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Arrow Video FrightFest 2018 Review - THE CLEANING LADY

THE CLEANING LADY movie review
A woman's friendship with her cleaner takes a dangerous turn.


Review by Benjamin Poole

Directed by: Jon Knautz

Starring: Alexis Kendra, Stelio Savante, Rachel Alig, Elizabeth Sandy

THE CLEANING LADY movie poster

Oh. Oh my! The Cleaning Lady, Jon Knautz (director) and Alexis Kendra’s (writer/star) near perfect horror, opens with a true provocation. We see a lovely little rat caught in a trap, squeaking its tiny heart out as it is picked up by hands unknown, before being unceremoniously dumped into a greasy food processor, where a sudden WHIZZZZZZ! reduces the unfortunate rodent to vibrant sludge. The pureed gore is then decanted into a glass to be placed in a grim looking fridge for presumable consumption later. Yikes, and then some! You don’t have to be an animal lover to be traumatised by such an unforgiving opening: as a statement of genre intent, this is shocking, upsetting and stomach churning; horror promises, in fact, which The Cleaning Lady deftly expounds upon throughout its running time.

THE CLEANING LADY movie review

This shock opening is vital to the film’s nifty manipulation of genre codes. Following the torture-porn tones of The Cleaning Lady’s first few minutes, the lighting and milieu opens up to a bright, cheery mise-en-scene more typical of rom-coms. And, accordingly, the plot also switches from animal barbarity to the tamer concerns of extra-marital dalliances: beautician Alice (Kendra) is having an affair with lug Michael (Stelio Savante), the sort of player who makes promises taken straight from Mills and Boon (that he’ll take her to Italy, that he’ll leave his wife - heard it all before, eh girls?) but which we know will never come to fruition. Poor Alice. And as our lead takes off to a local neighbourhood support-come-gossip group, with its various picaresque characters, there’s enough here alone to sustain a lightweight Netflix series about a modern woman negotiating contemporary pitfalls in a gently comedic manner, with just her trusty gaggle of kooky friends and nice wardrobe to help her. You know the sort of thing; Unbreakable Kimmy Schmidt, OITNB, Insatiable; day-glo shows about beautiful American women in modern crises. So faithful is this set up, so true even to the format’s colour palette (The Cleaning Lady is deliberately composed of blues and yellows, the colour of sunshine), that if we’d missed the outrageous genre anchorage of the opening, we’d probably just assume we were binging another one of these lively, pleasant comedies and not one of the most unsettling horrors of the year (it helps also that the amazing Kendra looks a lot like Kristen Bell, she of various rom-coms and Netflix’s The Good Place).

The vivid appearance of titular cleaning lady Shelly (Rachel Alig) then is almost that of a genre interloper: as if horror is slowly infecting this province of pleasantries. A self-effacing charwoman, hidden in the shadows of her baseball cap, ill-fitting clothes and lank hair, she announces her presence in Alice’s narrative by holding up some hair she’s pulled from a plughole while cleaning the former’s apartment, as if she’s that kid from The Ring. And as we look closer, we see that the socially awkward Shelly’s features have been almost entirely obliterated into waxen scars, with only the darkened hollows of her eyes untouched. Perhaps motivated by kindness, or maybe seeking distraction from her upsy-daisy love life, eventually Alice pities Shelly and takes her under her wing.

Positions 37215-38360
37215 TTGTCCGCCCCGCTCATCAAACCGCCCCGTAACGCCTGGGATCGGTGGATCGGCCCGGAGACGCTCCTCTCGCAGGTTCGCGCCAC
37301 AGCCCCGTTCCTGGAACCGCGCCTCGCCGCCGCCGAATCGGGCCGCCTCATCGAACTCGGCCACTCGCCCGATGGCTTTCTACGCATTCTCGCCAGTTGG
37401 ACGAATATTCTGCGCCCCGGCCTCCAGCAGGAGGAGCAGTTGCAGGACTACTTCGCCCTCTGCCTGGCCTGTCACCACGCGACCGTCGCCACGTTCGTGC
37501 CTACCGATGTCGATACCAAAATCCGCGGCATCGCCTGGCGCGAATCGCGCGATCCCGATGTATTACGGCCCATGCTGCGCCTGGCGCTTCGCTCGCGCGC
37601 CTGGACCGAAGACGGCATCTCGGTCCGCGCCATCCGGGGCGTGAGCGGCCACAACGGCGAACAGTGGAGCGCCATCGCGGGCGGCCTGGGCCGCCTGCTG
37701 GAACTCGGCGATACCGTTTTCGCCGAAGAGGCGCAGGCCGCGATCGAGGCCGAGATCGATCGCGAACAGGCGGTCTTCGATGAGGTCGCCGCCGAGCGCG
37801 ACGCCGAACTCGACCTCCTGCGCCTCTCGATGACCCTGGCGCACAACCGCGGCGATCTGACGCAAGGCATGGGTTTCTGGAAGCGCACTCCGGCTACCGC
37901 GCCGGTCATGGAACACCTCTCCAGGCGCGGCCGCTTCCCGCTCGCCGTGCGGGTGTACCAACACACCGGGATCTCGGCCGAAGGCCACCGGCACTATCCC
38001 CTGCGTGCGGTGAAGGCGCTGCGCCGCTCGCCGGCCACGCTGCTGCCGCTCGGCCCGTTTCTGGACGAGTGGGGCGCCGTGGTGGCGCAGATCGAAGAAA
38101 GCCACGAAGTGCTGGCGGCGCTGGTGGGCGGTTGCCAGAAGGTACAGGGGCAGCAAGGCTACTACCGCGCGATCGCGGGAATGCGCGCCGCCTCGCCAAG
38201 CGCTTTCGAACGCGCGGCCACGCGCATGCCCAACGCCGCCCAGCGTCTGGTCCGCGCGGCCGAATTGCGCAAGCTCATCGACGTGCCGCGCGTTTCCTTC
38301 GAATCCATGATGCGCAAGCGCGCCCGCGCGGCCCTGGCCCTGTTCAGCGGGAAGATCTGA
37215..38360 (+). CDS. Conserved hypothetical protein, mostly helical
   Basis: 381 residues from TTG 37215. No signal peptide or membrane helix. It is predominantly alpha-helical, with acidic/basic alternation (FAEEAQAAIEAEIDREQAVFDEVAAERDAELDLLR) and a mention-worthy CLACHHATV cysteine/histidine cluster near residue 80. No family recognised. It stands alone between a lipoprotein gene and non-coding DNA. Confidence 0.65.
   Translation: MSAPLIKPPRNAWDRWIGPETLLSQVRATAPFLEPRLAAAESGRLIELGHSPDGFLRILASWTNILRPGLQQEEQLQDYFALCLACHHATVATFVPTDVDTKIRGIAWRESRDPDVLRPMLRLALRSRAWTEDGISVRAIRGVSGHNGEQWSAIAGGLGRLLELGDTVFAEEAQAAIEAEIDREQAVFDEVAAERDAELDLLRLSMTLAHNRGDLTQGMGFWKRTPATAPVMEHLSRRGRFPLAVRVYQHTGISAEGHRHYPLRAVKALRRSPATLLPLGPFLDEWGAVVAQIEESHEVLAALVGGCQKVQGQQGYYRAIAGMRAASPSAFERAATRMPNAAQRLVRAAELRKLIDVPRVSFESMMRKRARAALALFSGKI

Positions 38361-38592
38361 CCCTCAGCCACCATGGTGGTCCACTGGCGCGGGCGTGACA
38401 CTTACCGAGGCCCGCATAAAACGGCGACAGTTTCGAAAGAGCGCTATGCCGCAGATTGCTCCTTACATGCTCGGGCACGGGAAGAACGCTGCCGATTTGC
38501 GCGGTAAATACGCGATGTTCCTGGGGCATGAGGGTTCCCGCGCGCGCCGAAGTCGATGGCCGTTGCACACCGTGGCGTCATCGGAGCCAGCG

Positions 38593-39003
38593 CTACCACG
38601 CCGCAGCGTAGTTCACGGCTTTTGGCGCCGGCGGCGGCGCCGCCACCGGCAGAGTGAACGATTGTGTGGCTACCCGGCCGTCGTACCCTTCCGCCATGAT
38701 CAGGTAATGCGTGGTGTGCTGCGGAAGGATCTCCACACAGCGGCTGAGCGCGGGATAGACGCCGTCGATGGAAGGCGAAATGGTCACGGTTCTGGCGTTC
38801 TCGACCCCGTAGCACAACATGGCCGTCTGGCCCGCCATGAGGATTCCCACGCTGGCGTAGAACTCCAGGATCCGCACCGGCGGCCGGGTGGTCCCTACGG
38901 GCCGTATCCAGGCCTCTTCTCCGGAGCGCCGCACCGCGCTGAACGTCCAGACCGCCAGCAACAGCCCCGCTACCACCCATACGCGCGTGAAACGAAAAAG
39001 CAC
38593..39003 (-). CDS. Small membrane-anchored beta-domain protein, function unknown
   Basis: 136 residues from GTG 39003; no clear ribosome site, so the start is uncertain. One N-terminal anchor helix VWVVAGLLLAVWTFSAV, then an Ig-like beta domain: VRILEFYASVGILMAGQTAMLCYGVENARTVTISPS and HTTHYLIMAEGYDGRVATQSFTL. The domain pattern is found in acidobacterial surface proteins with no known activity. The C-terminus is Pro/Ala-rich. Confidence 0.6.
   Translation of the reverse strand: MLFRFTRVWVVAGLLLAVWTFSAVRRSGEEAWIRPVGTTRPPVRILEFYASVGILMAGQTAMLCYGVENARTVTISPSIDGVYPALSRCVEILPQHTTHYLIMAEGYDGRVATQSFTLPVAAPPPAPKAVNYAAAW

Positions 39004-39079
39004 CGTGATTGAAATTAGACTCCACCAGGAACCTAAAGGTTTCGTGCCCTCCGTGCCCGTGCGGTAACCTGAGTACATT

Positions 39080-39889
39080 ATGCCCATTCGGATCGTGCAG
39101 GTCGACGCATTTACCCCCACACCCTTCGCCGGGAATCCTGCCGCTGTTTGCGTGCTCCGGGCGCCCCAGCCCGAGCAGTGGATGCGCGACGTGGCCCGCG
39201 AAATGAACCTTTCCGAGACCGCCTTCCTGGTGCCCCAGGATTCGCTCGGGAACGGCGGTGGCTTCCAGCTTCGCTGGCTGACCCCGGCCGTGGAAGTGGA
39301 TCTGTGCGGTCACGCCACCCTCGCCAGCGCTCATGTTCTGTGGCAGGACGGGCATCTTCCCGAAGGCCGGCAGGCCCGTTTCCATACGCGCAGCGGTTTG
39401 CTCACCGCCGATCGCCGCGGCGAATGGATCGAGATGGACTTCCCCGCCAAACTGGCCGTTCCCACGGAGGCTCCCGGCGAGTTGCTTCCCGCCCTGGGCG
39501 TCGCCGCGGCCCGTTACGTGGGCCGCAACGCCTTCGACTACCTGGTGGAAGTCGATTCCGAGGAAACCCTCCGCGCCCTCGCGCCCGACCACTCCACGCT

THE CLEANING LADY movie review

Bad idea. As Alice flops out in front of movies with, and performs would-be make-overs on, the wretched Shelly, and the cleaning lady likewise further entrenches herself into the beautician’s life, we find out, in flashbacks and transitions, that Shelly’s scars run far deeper than Alice could ever imagine. Shelly’s peculiarity is initially demonstrated as she spies upon Alice in the bath, and while she is in bed (the most subversively frightening pop lyric of all time: ‘I watch you when you are sleeping/ You belong with me’ *shudder*), and is further explicated when we see her grim homelife, and whatever she has hidden in a darkened lock up…

Through the cruel irony of its protagonist’s job as a cosmetologist and the disfigurement of her counterpart, The Cleaning Lady explores notions of beauty, an eternal theme of the genre. Alice, in her pastel world of warm baths and make up brushes (the Forget-Me-Not colour scheme is ultimately reflective of her blonde, blue eyed charms) is well meaning but fatally arrogant in the way that she underestimates her new pal for not fulfilling an accepted standard of femininity (perusing the imdb of both excellent actresses turns up prior bit roles which are based solely upon how each look: ‘Hot Nurse’, ‘Pretty Girl’, Hottie’: so, so perfect). And while Alice, whose major problem prior to Shelly is giving up smoking, believes she is Shelly’s redeemer, it turns out that she is eventually as far from saviour as is possible…

THE CLEANING LADY movie review

Fair warning: as the faux-romcom stylings are peeled away, the film gradually, masterfully, becomes incredibly upsetting, but in a manner that is justifiably dramatic and makes perfect sense of the ensuing horror. And a horror film it most certainly is, one that is beautifully acted, thoughtfully written by Kendra and executed with careful direction by Knautz. One of the genre pleasures of the year, The Cleaning Lady is original, modern and deeply disturbing.




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